No release and there will be no treatment. Once you sign that release the person who is paying or who ordered the assessment and or treatment gets reports. You can revoke this sometimes, but not all the time, and what has been disclosed cannot, of course, be taken back and remade confidential.

9. You are a collateral person in a session.

If you go with your partner or child and they are the person being treated you may not be getting any confidentiality on what you say. You should ask about this before you stay things and then want them kept secret.

10. A court subpoenas your records.

This gets problematic. The counselor or therapist will try to keep some things confidential by asserting privilege but that is up to the lawyers and the judge. If this is a worry to you talk to your lawyer before you see the counselor and see if there is a chance this will come up in court.

One last thought. There are some clients who come for therapy and talk extensively about how guilty they feel about past crimes and how they want to change. They don’t usually give all the details of the crimes. There are others who seem to want to brag about what great criminals they are and they don’t want to change. The ones who don’t want to change frequently say things that end up needing to be disclosed.

Facing the things you have done wrong and trying to change is a huge part of recovery.

Staying connected with David Joel Miller

Three David Joel Miller Books are available now!

Bumps on the Road of Life. Whether you struggle with anxiety, depression, low motivation, or addiction, you can recover. Bumps on the Road of Life is the story of how people get off track and how to get your life out of the ditch.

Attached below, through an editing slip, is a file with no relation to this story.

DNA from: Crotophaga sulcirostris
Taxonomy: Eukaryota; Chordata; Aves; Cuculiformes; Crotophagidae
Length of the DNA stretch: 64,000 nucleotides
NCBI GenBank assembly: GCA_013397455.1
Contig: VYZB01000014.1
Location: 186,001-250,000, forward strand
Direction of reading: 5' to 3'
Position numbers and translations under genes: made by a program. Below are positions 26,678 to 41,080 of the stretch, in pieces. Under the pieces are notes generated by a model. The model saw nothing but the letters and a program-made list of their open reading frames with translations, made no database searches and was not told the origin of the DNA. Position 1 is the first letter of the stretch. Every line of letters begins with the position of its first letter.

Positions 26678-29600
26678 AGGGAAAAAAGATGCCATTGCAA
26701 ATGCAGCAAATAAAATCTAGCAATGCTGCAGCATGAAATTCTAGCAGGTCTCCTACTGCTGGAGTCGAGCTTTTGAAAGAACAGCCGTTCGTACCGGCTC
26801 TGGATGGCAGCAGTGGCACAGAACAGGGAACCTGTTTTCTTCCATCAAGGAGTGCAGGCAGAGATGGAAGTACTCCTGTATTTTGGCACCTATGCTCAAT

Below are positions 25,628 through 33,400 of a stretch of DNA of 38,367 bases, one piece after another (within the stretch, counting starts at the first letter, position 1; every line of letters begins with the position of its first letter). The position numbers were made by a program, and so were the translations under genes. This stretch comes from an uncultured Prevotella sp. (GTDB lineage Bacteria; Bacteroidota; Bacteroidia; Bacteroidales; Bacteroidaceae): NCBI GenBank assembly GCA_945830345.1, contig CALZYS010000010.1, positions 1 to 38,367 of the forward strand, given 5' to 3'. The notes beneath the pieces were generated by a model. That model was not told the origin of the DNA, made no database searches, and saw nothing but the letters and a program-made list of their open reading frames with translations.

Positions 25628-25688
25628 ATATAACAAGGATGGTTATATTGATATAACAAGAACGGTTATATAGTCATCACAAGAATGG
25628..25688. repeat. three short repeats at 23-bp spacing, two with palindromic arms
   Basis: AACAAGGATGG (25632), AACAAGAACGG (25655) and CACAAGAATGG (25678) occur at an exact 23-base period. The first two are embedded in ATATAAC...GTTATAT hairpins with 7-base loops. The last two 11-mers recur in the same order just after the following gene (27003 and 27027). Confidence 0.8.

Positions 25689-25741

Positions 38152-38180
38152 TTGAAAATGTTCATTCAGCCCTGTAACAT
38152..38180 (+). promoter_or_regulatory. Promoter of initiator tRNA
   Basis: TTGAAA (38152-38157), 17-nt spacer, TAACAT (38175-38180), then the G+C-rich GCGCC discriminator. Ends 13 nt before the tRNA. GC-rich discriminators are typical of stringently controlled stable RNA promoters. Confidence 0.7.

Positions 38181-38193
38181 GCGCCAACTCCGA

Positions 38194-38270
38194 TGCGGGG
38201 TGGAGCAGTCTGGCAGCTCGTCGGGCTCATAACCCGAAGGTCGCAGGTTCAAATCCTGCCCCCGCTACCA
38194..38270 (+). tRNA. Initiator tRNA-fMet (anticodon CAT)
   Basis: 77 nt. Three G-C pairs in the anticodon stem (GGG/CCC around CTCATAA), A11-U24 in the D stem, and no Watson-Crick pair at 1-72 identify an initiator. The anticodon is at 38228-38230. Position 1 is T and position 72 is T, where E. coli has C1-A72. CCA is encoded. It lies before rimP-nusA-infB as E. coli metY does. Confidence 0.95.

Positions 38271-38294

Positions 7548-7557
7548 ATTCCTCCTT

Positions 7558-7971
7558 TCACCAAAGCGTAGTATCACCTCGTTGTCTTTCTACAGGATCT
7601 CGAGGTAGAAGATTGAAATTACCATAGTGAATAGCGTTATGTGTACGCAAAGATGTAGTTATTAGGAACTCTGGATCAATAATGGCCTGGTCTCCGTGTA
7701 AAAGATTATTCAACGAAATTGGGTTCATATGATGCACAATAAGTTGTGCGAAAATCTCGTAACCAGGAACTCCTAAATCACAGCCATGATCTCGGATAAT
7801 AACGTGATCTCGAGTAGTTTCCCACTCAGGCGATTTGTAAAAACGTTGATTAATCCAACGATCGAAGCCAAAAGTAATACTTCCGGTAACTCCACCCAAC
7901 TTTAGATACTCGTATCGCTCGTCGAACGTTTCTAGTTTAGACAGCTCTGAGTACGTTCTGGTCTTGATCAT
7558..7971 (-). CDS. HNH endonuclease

Casino Robbery is a novel about a man with PTSD who must cope with his symptoms to solve a mystery and create a new life.

SasquatchWandering through a hole in time, they encounter Sasquatch. Can they survive? The guests had come to Meditation Mountain to find themselves. Trapped in the Menhirs during a sudden desert storm, two guests move through a porthole in time and encounter long extinct monsters. They want to get back to their own time, but the Sasquatch intends to kill them.

For these and my upcoming books; please visit my Author Page – David Joel Miller

Books are now available on Amazon, Kobo, iBooks, Barnes & Noble, and many other online stores.

Want the latest blog posts as they publish? Subscribe to this blog.

Want the latest on news from recoveryland, the field of counseling, my writing projects, speaking and teaching? Please sign up for my newsletter at – Newsletter. I promise not to share your email or to send you spam, and you can unsubscribe at any time.

For more about David Joel Miller and my work in the areas of mental health, substance abuse, and Co-occurring disorders see my Facebook author’s page, davidjoelmillerwriter. If you are in the Fresno California area, information about my private practice is at counselorfresno.com.

Must psychologist report patient planning a crime

By David Joel Miller, MS, Licensed Therapist & Licensed Counselor.

More about when the therapist breaks confidentiality Reader Question #1

Please with crime scene tape

Do therapists have to report a crime?